In the past, I have participated in black history month from the periphery. If I remembered, I would check out some site, read print article, or watch some PBS special. By February 15th, I would have forget it was Black History month and start thinking about March Madness or Mardi Gras.
This year, I have made a commitment to celebrate and explore Black history with conscious mind. The goal is to learn about something I didn’t know and share something I already learned.
Why share something I already know you ask? Because as a society, we have forgotten the history that has lead us to current present day. If this election and Hamilton have taught me, it’s that CONTEXT MATTERS.
What I learned today :
She was the first female African American sculptor to achieve international acclaim at a time when slavery was legal.
Matt Baker is often considered the first known successful African-American artist in the comic-book industry. He developed a reputation early on as one of the best “Good Girl” artists in the business, a master at drawing the female form. He paid attention to the smaller details that allowed his comic book heroine to come alive as a more robust character.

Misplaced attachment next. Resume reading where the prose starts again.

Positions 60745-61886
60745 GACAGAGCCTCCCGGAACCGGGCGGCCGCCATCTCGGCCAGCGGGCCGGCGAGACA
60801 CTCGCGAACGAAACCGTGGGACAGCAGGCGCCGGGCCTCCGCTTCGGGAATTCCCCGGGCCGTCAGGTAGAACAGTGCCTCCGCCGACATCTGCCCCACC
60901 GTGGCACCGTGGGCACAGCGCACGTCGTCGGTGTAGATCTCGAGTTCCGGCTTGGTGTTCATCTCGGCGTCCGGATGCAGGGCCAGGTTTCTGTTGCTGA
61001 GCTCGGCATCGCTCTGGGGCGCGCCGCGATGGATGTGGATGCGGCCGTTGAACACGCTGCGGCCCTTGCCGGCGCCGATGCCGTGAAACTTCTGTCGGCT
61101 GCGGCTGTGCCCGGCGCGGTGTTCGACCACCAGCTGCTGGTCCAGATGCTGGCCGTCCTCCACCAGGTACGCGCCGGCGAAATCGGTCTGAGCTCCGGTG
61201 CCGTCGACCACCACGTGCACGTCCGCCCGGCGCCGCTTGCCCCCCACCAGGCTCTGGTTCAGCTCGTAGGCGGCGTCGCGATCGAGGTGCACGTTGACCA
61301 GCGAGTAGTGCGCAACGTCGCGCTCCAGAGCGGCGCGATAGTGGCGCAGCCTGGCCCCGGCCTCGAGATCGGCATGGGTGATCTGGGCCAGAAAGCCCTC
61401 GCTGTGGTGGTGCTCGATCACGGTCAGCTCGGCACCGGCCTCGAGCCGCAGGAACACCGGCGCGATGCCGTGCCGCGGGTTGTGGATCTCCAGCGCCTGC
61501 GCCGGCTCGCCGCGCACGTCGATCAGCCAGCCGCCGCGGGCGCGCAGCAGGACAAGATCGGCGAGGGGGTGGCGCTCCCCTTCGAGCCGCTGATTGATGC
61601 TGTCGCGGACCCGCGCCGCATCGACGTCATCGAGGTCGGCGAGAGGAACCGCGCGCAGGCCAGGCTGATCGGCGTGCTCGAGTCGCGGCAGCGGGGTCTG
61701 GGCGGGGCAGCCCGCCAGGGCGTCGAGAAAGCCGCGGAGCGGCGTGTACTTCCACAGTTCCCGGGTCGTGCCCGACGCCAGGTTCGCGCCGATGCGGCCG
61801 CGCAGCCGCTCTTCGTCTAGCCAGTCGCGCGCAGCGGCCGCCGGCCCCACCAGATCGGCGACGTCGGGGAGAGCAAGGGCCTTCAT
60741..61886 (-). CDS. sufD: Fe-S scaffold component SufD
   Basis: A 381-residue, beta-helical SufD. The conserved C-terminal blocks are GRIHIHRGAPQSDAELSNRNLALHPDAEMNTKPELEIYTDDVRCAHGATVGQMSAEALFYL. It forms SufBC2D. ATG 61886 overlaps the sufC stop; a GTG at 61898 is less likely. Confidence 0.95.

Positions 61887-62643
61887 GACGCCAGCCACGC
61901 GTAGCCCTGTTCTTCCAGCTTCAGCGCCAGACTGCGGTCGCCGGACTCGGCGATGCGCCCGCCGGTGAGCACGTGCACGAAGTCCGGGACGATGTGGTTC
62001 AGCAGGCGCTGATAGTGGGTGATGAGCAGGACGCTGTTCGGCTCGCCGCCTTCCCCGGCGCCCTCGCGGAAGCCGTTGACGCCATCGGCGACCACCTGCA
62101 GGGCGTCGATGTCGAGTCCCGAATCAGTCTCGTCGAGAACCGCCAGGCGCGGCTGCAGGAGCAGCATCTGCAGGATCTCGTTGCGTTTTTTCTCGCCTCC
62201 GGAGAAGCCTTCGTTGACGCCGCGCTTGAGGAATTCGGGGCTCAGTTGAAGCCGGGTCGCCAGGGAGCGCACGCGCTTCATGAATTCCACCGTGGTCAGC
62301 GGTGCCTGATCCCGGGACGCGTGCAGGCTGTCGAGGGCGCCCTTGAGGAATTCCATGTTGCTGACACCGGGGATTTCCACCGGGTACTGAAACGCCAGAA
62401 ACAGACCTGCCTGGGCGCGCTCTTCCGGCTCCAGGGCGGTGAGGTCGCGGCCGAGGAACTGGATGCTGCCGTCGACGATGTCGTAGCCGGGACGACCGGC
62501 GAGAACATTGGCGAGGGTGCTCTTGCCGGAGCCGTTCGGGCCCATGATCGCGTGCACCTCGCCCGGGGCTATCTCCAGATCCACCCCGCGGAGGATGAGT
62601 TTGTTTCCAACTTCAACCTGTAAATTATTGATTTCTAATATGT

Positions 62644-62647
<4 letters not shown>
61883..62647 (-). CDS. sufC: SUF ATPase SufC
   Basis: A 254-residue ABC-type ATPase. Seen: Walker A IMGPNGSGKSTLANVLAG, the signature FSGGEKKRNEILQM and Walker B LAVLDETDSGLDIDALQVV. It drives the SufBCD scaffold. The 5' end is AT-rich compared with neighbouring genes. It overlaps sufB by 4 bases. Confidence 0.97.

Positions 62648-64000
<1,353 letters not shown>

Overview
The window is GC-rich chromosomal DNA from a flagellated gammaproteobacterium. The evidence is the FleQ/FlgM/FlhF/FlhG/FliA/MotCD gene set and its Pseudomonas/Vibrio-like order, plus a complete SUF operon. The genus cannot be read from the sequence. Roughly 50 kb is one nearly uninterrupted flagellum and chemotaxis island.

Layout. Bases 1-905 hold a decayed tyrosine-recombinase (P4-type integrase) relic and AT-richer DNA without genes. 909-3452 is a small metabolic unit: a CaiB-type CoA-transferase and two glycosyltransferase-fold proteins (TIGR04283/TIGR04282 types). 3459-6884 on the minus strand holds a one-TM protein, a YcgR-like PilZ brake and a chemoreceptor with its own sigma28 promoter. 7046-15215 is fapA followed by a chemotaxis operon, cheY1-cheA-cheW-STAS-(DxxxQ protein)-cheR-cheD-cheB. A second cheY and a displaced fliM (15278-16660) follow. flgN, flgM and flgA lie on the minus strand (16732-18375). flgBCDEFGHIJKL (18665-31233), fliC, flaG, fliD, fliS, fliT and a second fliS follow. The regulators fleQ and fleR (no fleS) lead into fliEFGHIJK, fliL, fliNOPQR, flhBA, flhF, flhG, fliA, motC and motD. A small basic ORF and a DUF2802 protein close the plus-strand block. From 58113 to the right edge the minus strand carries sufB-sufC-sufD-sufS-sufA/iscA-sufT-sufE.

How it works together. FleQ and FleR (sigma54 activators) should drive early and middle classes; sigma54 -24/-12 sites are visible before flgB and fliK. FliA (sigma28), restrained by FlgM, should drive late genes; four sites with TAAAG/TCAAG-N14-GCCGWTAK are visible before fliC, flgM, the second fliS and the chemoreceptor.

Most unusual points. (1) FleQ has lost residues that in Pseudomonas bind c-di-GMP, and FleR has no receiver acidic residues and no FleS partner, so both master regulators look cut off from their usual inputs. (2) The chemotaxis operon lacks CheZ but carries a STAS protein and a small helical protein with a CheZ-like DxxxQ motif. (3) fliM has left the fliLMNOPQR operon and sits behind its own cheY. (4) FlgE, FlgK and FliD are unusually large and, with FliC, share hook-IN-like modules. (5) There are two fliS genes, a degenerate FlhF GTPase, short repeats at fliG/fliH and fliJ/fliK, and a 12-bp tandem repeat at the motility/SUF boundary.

I view these two artist as the building blocks the chain that created one of my favorite forms of entertainment: COMIC BOOKS!
Check out the 15 Influential Black Superheroes. (My favorite black superhero is Storm.)
Learning about Edmonia Lewis, a black woman who dared to be artist, and Matt Baker, black artist who dare to left his mark on “good girls” of comics, makes me rethink the black superheros we know and love. Somehow learning about Lewis and Baker makes comics not just some whimsical, escapist entertainment. It reminds me that art, in all it’s forms, is the act of rebelling, re-imagining and see yourself in the story. Even when others try to make you invisible.